11-13. In General.

14-15. Communication by Conduct - Implied Contracts.

16. Communication of Offer.

17. Necessity and Effect of Acceptance. 18-20. Communication of Acceptance.

21. Character, Mode, Place, and Time of Acceptance.

22-23. Revocation of Offer.

24. Lapse of Offer.

25. Offers to the Public Generally.

26. Offer as Referring to Legal Relations.

In General

11. To constitute a contract, the expression of common intention must generally, if not always, arise from an offer made by one party to another, and an acceptance by the latter, with the result that one or both are bound by a promise.

12. The offer may be -

(a) Of a promise, or

(b) Of an act.

13. The acceptance may be -

(a) Simple assent; but this applies to contracts under seal only.

(b) Giving of a promise.

(c) Doing of an act.

In practical matters, and for the purpose of creating obligations, every expression of a common intention arrived at by two or more parties is ultimately reducible to question and answer, or to offer and acceptance.1 Thus, if a person agrees to sell an article to another for a certain price, and the latter agrees to buy it, we can trace the process to the moment when the seller says in words or by conduct, "Will you give me so much for the article?" and the buyer replies, "I will;" or when the buyer says, "Will you take so much for the article?" and the seller says, "I will." There is always this question and answer, or offer and acceptance, though in many cases it is not in so many words. A tradesman displaying his goods says in act, though not in words, "Will you buy my godds at my price?" and a customer taking goods with the tradesman's cognizance virtually says, "I will." The proprietor of a public conveyance, by running it in such a way and place as to invite people to use it, virtually says, "Will you pay me the fare if I carry you?" and one who gets into the conveyance to be carried, by his conduct says, "I will," as plainly as if he were to use the words. And so all contracts, or voluntary obligations, may be reduced to question and answer, either in words, or by conduct, or both. The question is the offer; the answer the acceptance of the offer.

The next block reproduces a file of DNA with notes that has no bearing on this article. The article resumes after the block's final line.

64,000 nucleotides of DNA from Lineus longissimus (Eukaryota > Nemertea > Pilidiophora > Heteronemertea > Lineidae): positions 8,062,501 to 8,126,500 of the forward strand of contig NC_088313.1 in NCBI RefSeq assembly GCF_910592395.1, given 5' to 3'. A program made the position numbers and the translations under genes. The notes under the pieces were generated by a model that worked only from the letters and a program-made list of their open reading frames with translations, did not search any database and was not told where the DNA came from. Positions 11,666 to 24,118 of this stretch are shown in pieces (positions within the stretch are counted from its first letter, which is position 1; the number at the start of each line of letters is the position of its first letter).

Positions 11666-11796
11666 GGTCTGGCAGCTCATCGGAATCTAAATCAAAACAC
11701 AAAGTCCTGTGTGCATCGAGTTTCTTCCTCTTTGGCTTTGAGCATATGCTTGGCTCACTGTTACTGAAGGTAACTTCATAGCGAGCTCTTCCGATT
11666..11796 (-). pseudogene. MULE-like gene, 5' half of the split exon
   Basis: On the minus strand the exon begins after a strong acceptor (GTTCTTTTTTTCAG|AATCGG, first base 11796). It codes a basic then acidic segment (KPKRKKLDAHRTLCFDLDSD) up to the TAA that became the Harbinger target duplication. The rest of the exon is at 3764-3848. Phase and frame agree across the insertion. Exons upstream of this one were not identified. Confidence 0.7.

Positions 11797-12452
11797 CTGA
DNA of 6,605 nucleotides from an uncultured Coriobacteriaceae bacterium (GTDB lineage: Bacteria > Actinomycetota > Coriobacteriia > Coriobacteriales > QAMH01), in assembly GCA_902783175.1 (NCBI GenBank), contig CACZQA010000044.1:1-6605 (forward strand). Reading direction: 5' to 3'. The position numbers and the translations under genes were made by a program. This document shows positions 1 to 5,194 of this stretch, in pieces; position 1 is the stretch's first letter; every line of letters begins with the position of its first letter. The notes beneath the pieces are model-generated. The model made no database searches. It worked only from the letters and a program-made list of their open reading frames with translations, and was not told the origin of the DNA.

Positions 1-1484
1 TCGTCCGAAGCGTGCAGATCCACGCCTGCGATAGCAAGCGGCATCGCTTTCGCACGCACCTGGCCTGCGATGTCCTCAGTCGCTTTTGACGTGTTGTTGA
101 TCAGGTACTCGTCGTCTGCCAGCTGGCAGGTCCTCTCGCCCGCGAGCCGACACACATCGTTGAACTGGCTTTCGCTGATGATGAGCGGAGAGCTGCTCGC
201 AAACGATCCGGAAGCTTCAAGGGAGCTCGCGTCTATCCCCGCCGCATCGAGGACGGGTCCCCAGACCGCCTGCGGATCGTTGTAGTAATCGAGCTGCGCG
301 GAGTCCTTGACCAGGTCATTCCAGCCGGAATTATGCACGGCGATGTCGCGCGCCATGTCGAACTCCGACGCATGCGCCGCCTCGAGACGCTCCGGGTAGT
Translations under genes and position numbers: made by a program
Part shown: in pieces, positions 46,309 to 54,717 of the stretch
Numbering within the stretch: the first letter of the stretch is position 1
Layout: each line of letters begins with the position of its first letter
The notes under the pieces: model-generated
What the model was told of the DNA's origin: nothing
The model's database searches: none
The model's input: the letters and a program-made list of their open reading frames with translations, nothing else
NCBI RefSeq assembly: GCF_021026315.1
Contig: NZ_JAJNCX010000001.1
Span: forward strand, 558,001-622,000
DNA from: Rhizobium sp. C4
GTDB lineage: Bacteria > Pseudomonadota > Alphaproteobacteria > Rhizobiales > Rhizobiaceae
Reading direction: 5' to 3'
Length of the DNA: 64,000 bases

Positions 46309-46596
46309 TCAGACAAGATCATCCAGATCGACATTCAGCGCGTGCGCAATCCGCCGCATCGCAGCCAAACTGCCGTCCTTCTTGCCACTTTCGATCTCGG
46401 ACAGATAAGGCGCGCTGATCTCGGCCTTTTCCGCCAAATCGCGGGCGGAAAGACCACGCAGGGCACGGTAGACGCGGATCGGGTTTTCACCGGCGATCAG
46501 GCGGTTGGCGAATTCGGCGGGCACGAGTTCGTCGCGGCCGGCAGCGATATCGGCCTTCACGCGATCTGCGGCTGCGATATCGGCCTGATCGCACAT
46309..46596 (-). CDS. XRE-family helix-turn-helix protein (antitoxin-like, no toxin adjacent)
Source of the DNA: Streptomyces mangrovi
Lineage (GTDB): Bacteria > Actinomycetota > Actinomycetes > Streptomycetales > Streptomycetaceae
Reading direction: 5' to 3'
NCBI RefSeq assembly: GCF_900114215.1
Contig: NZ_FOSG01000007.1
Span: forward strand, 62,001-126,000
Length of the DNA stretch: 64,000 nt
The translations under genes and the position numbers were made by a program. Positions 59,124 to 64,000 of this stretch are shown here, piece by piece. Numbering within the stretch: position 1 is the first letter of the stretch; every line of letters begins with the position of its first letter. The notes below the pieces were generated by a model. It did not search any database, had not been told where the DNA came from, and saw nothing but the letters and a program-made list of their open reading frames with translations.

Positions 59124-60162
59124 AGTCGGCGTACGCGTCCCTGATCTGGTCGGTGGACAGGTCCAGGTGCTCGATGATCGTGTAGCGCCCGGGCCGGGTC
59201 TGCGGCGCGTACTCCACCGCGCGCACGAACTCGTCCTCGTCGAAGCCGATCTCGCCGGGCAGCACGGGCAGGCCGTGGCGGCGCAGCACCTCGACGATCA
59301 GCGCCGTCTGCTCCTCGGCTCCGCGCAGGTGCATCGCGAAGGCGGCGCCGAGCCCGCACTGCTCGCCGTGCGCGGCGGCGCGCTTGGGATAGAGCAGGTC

1 Anson, Cont. (4th Ed.) 11; Leake, Cont. 12; Thruston v. Thornton, 1 Cush. (Mass.) 91. Pollock objects that this analysis does not properly apply to a case in which the consent of the parties is declared in a set form, - as where they both execute a deed or sign a written agreement. Pol. Cont. 4. But he adds that, "notwithstanding the difficulties that arise in making proposal and acceptance necessary parts of the general conception of contract, there is no doubt that in practice they are the normal and most important elements." Id. 8. See "Contracts," Dec. Dig. (Key-No.) § 16; Cent. Dig. §§ 49-56, 71-92.

A written contract, the terms of which have been agreed upon by the parties, but which they have further agreed is to become binding only upon its execution and delivery, is an apparent exception to the above rule that every contract originates in an offer and acceptance. But the delivery of the written instrument by one party, either in person or through his agent, may be said to constitute an offer, and its receipt and approval by the other party an acceptance.